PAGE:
Des Kelly: Don't flush train man Hodgson down the tubes after Rio gaffe
21:30 GMT, 5 October 2012
What was Roy Hodgson thinking The man is a disgrace. In one reckless moment, he trampled over this country’s proud traditions of discretion and decency.
Doesn’t he know that nobody ever talks on the London Underground I mean what sort of freak actually chats to other passengers The trick on public transport is to stare ahead, stick in some earphones or hide behind a newspaper.
You do not speak to strangers, however friendly they may appear. You don’t answer questions. And you never make eye contact, since this is Cockney code for ‘I’m not from around here, please mug me’.
Boob tube: Roy Hodgson was left red faced after a conversation on a train about Rio Ferdinand went public
Despite this, millions of people still
travel by Tube each year, a transport experience that combines the
slowness of a bus stuck in traffic with the inescapable, airless scrum
of an overbooked budget flight.
The majority make it to their
destination, too, often without being robbed, stabbed or peed upon. But
rather than applauding the England manager for mixing it underground
like the rest of us plebs, they are pounding him like a fat guy
delaying the train because he is caught in the closing doors.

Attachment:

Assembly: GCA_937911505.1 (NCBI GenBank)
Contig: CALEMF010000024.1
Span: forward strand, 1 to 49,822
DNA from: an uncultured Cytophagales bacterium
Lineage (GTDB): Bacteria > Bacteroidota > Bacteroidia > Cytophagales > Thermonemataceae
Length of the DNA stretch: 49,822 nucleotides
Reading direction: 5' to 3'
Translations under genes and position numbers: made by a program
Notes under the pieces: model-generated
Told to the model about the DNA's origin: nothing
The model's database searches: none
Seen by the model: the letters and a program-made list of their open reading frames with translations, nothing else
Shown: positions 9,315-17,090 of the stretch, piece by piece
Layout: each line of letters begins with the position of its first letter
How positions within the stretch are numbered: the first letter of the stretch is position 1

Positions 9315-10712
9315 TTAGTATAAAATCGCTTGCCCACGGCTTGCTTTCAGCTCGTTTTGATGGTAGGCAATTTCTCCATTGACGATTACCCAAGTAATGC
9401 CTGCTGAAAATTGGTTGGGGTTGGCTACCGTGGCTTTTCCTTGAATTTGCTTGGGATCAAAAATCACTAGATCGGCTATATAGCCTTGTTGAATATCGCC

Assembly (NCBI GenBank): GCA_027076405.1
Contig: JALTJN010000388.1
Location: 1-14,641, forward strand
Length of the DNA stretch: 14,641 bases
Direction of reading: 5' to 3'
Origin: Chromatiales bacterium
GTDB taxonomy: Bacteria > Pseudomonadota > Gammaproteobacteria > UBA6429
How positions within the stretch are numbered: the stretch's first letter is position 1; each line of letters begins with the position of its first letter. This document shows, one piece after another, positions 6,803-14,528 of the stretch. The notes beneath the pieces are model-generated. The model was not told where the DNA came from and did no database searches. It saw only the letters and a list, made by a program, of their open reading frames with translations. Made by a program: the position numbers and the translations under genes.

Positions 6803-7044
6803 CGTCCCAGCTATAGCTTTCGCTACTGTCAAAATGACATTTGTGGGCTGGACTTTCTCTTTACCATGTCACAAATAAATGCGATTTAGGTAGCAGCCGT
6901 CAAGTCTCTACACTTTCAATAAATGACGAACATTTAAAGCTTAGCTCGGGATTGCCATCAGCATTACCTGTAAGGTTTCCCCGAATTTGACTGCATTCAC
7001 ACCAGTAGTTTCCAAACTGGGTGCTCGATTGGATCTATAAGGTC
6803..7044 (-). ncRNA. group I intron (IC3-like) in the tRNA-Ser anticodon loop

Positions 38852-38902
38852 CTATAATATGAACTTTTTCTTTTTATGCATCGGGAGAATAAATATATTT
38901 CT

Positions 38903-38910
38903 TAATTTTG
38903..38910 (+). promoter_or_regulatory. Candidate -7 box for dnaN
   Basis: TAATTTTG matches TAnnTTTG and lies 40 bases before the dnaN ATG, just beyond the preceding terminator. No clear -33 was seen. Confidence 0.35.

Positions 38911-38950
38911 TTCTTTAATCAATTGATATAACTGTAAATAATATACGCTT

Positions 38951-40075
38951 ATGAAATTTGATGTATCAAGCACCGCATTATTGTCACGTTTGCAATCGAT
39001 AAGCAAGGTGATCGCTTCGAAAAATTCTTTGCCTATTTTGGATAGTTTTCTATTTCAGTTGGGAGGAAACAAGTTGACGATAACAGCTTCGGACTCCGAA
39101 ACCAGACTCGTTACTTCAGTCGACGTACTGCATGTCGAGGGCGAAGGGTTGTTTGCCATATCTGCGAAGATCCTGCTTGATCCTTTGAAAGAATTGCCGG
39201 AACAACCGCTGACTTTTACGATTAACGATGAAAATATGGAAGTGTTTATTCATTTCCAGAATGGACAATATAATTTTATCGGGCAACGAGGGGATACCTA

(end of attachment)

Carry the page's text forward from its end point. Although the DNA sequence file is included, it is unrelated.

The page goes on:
Not that Hodgson will ever abandon
the limo again after the laughable bout of faux indignation he has
faced this week following a conversation he had on the Jubilee Line
where he said Rio Ferdinand would not be in his squad.
This resulted in an amusing back-page
scoop, before descending into an unseemly bout of misplaced rage and
apologetic hand-wringing that did nothing more than demonstrate just how
preposterous and overblown with self-importance football can be.
Asked by a gaggle of fans on their way
to the Emirates Stadium whether Ferdinand would be back in the England
fold, Hodgson politely replied he would not recall the player and
supposedly added the defender had reached ‘the end of the road’ –
although this is disputed.
When I say he spoke to ‘fans’, a
member of the assembled audience also happened to be an enterprising
former News Of The World journalist who got more than he expected for
his Travelcard and duly phoned the tale and pictures in.
People have been frothing ever since about how Hodgson broke a confidence and caused huge offence to a player.
One piece went on to argue Harry
Redknapp would never have done such a thing. That’s because Harry would
have been chatting through his open car window, as usual, and nowhere
near the Tube.
But did anyone out there actually
think Ferdinand was going to be recalled Surely they only had to pay
attention to the signs; the Underground is full of them.
Going up the escalator at Paddington
the other day I saw a poster that said ‘Kent: It’s Closer Than You
Think’. I couldn’t work out whether it was an advertisement or a threat
End of the road: Hodgson revealed that Ferdinand would not be in his latest, or subsequent, England squads
But I have not been confused about
Hodgson’s signals regarding Ferdinand lately. He made them perfectly
clear in the only way possible, by not picking him.
Throw in the comments of his
right-hand man (and next England boss), Gary Neville, made before the
England manager whipped out his Oyster card, and a return was never a
Neville pointed out Ferdinand would be
35 at the next World Cup, England wanted to avoid having experienced
internationals in the stands, since it was divisive, and that Ferdinand